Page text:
There is another closely-related species of bison known as the European Bison, which look very similar to the American bison. Their differences are primarily anatomical, such as differing rib counts and vertebrae, however they also have slight differences in horn shape, coat, and stature.

When American bison roamed the plains freely they were said to rival the brown bear as the most dangerous animal one could encounter in the North American wilderness. But despite their naturally fearsome appearance, American bison were nearly hunted to extinction by Western settlers in the 19th and early 20th century. The population rebounded only as a result of the concerted efforts of worried conservationists.

Bison in America Today

Many of the bison in captivity today are bred solely for their meat. It is estimated by the American Bison Society that of the nearly 500,000 bison currently repopulated in North America, as few as 20-30,000 are under the supervision of conservation groups. There have been a number of efforts recently to reintroduce American bison throughout the country to large open spaces. Nearly 100 bison are planned for release into the Alaskan interior in 2011. On a contained scale bison have been reintroduced to a number of plains states such as Iowa and Kansas as well as areas in Canada and Mexico.

While you won’t find bison inside Mount Rainier National Park, there are ample opportunities to view them at Northwest Trek Wildlife Park, located a short drive from our Ashford WA cabins. Imagine coming within mere yards of animals that have supported entire native civilizations; it’s all part of the Northwest experience, a rare chance to connect with a living piece of history.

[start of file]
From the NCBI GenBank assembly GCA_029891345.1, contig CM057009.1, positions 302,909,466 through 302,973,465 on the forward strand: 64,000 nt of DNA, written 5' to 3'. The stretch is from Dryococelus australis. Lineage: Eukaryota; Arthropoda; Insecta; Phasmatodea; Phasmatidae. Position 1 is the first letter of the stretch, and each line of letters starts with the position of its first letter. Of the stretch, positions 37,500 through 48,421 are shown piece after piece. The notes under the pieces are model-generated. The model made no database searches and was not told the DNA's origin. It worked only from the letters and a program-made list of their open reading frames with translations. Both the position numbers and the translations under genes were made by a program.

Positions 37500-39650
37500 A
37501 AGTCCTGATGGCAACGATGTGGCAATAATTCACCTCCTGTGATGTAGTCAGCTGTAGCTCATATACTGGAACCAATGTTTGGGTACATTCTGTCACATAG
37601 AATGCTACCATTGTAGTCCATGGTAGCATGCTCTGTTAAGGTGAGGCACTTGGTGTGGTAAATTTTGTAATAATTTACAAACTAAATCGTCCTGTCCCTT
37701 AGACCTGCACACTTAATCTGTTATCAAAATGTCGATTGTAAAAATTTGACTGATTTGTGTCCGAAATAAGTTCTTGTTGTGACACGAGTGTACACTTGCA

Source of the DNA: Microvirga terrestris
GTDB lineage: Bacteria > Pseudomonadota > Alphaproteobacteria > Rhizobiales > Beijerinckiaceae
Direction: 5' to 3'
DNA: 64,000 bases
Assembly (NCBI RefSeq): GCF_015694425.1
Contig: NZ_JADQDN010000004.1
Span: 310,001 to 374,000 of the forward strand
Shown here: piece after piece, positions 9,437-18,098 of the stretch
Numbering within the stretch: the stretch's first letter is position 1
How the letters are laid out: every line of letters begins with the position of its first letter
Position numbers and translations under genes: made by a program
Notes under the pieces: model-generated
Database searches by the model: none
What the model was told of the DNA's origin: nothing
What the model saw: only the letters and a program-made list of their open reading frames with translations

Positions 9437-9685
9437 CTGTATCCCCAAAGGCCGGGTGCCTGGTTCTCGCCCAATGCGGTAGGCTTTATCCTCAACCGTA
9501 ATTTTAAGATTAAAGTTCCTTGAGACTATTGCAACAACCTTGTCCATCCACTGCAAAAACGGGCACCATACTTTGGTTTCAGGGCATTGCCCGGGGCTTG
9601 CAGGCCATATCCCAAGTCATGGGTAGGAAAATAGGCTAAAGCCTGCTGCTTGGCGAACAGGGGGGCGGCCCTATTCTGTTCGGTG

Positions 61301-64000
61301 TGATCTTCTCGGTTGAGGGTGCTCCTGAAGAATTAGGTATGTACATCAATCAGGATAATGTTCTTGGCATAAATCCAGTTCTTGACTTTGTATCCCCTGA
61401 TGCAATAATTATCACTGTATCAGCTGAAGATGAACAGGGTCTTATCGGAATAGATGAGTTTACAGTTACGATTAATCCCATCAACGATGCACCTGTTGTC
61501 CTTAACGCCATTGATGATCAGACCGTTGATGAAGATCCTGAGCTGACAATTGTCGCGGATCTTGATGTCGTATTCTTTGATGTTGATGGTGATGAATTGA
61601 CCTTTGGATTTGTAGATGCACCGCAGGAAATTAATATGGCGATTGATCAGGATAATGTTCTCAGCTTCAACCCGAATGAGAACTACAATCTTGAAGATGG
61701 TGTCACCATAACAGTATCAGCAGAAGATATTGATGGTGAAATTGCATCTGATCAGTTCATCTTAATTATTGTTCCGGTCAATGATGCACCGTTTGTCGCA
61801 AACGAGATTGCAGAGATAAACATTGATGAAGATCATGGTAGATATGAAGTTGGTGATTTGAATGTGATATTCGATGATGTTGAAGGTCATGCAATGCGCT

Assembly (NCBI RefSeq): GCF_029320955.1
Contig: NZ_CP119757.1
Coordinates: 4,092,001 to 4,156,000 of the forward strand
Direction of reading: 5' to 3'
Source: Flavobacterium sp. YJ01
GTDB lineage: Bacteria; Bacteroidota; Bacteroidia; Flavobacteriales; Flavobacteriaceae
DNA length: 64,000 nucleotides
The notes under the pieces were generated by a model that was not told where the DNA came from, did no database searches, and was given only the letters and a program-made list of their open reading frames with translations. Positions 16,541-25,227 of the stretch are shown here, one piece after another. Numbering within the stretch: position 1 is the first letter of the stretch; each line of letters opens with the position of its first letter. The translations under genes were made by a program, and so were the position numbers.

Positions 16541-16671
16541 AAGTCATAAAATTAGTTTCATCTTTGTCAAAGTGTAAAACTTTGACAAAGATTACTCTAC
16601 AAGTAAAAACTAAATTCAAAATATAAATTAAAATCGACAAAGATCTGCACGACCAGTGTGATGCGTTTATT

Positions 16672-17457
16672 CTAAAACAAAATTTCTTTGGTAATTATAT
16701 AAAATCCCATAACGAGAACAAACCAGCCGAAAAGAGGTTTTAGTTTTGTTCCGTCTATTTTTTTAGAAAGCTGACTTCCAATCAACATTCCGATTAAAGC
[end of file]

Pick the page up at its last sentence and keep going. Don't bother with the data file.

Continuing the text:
Spring Is In The Air At Northwest Trek

by Three Bears Lodge on April 9, 2010 Category: Activities

Northwest Trek Bison JumpingA majestic bear snatching a salmon from a stream, an elk sauntering through tall mountain grasses, eagles soaring slowly across a blue sky- all these images are easily evoked when considering a wild wonderland such as Mount Rainier. It’s not too often that we get to witness firsthand these lovely vignettes of the natural world, but guests of Three Bears Lodge are in luck! Conveniently located a mere half hour from our Mount Rainier cabins is one of the Pacific Northwest’s most distinctive and exciting destinations: Northwest Trek Wildlife Park. At Northwest Trek, even the slickest of city dwellers can comfortably come face-to-face with all of our region’s most cherished wild creatures.

Spring is in the air, and anyone who’s ever seen Bambi knows precisely what that means! The bison, the deer, even the skunks are “twitterpated” this time of year, making for an especially heartwarming day-trip to the wildlife park from our cabins. Under the warm spring sunshine, you and your family can enjoy a tram tour through the park, an unpredictably entertaining trail-side encounter with the wildlife, and more than anything, you can delight in this season’s most precious bounty: baby animals of all shapes and sizes!

The Northwest Trek Wildlife Park is a wonderful resource for children and adults of all ages to benefit from and explore our natural Pacific Northwest heritage.

Wolf Pups SleepingPhoto courtesy tambako